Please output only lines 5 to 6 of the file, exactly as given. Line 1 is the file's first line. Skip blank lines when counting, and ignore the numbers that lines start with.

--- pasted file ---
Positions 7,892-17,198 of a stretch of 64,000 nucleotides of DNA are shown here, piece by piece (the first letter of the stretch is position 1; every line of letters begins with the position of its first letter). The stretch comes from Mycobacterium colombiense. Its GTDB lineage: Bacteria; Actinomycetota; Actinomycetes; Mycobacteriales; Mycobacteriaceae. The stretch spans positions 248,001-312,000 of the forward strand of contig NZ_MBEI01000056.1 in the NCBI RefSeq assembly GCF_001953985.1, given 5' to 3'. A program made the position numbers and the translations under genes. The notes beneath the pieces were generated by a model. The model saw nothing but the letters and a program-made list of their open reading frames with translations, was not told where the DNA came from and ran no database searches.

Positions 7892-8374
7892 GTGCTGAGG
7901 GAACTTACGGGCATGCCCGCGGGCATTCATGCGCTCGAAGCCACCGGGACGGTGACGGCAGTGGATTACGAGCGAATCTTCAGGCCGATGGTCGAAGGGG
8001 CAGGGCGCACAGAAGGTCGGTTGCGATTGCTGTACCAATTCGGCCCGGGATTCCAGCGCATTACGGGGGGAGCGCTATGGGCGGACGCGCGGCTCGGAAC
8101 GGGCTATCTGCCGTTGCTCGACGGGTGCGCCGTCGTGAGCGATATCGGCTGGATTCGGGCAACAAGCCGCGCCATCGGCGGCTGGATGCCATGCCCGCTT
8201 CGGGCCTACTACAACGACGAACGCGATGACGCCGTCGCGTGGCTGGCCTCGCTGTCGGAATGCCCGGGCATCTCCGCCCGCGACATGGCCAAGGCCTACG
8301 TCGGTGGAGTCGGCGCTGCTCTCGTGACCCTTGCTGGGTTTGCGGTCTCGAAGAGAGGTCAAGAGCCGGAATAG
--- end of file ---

8001 CAGGGCGCACAGAAGGTCGGTTGCGATTGCTGTACCAATTCGGCCCGGGATTCCAGCGCATTACGGGGGGAGCGCTATGGGCGGACGCGCGGCTCGGAAC
8101 GGGCTATCTGCCGTTGCTCGACGGGTGCGCCGTCGTGAGCGATATCGGCTGGATTCGGGCAACAAGCCGCGCCATCGGCGGCTGGATGCCATGCCCGCTT